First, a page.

What is your most special Christmas ornament? Let us know in the comments.

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Wednesday, December 15, 2010

Twas Ten Days Before Christmas and My House is A Wreck

What moron schedules a major home improvement project 2 weeks before Christmas?

Oh, I guess that would be me. It seemed like a good idea 2 months ago when we scheduled the project. "It will be done in time for Christmas", we thought.

GRRRRRRR...I didn't factor in all of the cleaning that would need to be done after the project was complete.

Double GRRRRRRRRR......

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Tuesday, December 14, 2010

What Type of Christmas Shopper Are You?

Do you shop all year round? Does your shopping begin at 4am on Black Friday? Or do you wait until December 20 to even start?

My husband and I just sat down together last week to go over our gift list. For some reason, we are 'fly by the seat of our pants' type people.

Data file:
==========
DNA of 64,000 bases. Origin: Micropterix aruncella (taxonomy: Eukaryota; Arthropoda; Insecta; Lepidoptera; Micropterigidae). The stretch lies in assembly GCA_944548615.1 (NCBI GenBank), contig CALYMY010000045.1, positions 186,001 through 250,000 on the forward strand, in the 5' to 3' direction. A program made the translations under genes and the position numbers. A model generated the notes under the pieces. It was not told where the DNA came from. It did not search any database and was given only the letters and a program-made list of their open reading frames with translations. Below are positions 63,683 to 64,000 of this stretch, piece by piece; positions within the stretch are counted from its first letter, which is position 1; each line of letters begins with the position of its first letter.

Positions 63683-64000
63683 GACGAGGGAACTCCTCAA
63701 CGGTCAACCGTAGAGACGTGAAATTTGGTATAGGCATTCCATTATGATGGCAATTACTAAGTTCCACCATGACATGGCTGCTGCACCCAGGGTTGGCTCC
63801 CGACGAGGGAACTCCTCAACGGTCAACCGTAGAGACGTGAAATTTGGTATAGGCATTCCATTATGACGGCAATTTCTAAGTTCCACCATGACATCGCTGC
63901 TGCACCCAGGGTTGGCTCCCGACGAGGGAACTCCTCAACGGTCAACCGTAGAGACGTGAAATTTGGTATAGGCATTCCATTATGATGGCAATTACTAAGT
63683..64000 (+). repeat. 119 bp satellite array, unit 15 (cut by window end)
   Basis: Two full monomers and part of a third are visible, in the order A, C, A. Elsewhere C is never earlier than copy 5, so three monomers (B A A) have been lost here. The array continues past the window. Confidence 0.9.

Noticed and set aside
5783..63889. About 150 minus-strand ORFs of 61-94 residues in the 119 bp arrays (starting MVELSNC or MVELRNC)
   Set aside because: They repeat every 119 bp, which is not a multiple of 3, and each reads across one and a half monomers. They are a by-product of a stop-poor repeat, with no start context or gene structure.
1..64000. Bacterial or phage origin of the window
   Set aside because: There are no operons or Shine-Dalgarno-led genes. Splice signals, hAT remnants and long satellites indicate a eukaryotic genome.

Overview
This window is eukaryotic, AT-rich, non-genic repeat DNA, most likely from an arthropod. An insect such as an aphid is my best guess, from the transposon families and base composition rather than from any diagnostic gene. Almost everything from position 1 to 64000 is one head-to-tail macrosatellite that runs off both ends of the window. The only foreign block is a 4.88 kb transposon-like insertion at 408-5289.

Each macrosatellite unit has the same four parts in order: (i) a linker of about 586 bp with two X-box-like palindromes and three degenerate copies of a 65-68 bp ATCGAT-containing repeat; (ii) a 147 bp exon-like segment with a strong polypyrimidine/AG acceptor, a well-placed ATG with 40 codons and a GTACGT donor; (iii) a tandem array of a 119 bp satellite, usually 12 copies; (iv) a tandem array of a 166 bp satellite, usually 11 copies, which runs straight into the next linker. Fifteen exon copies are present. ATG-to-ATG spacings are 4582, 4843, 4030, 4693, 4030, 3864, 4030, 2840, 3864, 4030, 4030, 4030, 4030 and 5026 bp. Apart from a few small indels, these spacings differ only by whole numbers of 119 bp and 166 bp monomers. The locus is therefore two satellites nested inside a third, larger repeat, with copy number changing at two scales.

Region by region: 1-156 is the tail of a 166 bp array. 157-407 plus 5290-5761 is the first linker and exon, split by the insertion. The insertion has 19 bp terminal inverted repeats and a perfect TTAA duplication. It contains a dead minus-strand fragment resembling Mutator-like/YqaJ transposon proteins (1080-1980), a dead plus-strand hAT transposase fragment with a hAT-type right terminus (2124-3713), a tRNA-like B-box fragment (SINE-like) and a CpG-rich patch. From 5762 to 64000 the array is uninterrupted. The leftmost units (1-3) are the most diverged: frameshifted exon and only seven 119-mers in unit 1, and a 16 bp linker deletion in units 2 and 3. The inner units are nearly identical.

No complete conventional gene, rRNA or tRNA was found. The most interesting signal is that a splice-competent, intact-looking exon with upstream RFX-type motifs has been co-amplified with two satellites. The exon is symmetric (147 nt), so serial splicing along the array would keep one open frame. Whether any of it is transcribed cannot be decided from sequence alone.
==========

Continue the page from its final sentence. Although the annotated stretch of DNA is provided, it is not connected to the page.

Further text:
We spend about the same amount on each person on our list every year and we have money set aside, but as far as the shopping goes, we have a lot to do.

I did a little bit on Black Friday weekend and that was mostly in the comfort of my home, in front of my computer.

We'll be busy over the next week and a half, but we'll get it done. And next week I'll say to myself, "I really need to do more through out the year". But next December, I'll be in the same place, with less than two weeks to go and a lot of shopping to do.

What kind of Christmas shopper are you?

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About the photo: That is not my home, I don't have a creative or decorative bone in my body. That display was at a local gift shop last year and I thought it was festive and cute.